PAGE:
Making things easy for people printing things out is a good idea, but having two versions of each story is not necessarily the optimum way of doing things (unless, like Salon, you break your stories into multiple pages on-line but combine them onto a single page for printing). A List Apart, for example, has managed to provide a single page for reading on-line and printing. #

More hot CBDTPA action!

Since I wrote my previous CBDTPA piece, Dan Gillmor has written an accessible explanation of why the expansion of copyright power is bad for Americans (and, presumably, the rest of the world as well, although they aren’t officially subject to American copyright law).

Regarding the well-disliked DMCA, Gillmor writes:

As prescient critics warned, the law has been abused by the entertainment crowd and its craven allies in the technology business to threaten scholars, curb free speech and even incite outrageous prosecutions.

We’ve already had foreign computer researchers jailed for writing software in other countries, professors refuse to publish out of fear of being sued, and judges rule that linking to sites can be illegal. How much more unbalanced can this get? Some people are starting to fight back, but I don’t hold out much hope. It’s real easy to point out that millions of people are listening to music they got for free; it’s harder to argue about abstractions like the public good—particularly without millions of dollars in campaign contributions. #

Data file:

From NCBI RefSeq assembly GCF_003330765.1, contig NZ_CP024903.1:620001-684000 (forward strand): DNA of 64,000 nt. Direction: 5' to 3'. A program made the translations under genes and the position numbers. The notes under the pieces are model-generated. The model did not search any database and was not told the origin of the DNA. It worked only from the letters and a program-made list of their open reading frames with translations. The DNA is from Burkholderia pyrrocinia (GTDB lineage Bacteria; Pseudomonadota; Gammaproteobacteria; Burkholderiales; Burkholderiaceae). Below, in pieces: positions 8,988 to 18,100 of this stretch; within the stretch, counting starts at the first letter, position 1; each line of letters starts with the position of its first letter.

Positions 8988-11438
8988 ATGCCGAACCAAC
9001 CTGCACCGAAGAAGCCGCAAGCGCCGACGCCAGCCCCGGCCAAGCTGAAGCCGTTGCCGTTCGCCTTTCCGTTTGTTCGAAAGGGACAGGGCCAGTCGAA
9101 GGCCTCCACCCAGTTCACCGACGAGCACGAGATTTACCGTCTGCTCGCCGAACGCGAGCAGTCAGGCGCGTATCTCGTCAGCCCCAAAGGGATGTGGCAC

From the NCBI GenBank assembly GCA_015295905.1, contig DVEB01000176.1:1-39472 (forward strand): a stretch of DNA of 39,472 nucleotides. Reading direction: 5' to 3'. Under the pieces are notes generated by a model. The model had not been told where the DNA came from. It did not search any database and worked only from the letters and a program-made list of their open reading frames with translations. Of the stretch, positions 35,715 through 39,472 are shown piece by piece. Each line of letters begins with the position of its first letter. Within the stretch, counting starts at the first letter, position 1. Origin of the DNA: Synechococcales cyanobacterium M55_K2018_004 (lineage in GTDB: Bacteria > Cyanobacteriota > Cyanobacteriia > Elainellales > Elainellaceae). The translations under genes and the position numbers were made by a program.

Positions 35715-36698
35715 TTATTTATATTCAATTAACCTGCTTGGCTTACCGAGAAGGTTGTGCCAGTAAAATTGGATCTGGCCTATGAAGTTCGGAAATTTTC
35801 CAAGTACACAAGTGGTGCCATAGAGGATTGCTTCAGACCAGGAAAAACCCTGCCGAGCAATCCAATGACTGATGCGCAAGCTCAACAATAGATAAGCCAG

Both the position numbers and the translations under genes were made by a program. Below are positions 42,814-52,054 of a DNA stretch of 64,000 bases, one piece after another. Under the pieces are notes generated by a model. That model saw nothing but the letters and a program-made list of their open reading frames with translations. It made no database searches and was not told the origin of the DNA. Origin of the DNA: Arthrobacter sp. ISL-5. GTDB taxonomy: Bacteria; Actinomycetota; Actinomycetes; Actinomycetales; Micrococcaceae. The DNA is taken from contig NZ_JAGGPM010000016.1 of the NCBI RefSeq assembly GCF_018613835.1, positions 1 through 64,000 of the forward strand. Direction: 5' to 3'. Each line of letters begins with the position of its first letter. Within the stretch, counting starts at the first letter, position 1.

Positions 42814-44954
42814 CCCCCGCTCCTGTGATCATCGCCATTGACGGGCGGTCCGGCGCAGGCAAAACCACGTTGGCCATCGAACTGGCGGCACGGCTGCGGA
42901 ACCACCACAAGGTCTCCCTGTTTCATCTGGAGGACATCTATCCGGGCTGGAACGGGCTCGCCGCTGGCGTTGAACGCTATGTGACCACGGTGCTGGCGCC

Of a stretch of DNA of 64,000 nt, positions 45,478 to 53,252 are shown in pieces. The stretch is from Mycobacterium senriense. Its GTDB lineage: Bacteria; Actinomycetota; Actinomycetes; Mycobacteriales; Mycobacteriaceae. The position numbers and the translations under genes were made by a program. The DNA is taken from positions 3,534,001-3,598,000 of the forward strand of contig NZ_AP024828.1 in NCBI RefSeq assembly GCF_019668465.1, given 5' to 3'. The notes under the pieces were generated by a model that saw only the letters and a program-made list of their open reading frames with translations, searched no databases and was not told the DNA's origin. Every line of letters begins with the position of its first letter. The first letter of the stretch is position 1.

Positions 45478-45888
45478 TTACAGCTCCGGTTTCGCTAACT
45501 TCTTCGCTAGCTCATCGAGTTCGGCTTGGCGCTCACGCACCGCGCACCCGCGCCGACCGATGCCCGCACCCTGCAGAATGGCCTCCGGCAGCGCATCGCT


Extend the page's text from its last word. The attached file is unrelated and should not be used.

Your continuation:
Salon has a recent article about GnuPG, which is a free version of PGP that has become popular since Network Associates dropped the product.

PGP provides a simple system for encrypting and digitally signing files, such as e-mail messages. What sets it apart from other public-key systems (which allow you to send a message that only the recipient can decode without first having to exchange a secret key) is its decentralized “web of trust”. Rather than having a central authority hand out keys and assure people that the people holding the keys are who they claim to be, PGP operates by letting people vouch for each other. If I know you, then I can sign your key, indicating that I believe you’re the person using it. Someone else who doesn’t know you but does know me might then choose to believe your identity because I vouched for you.

What’s neat about the web of trust, is that it doesn’t require a single certifying agency, but it allows for them. A certificate authority is just another person whose recommendations you trust.

Anyway, GnuPG is a free software replacement maintained by the GNU organization. For some reason, their site doesn’t mention the MacGPG project, which is working on a Mac OS X version. #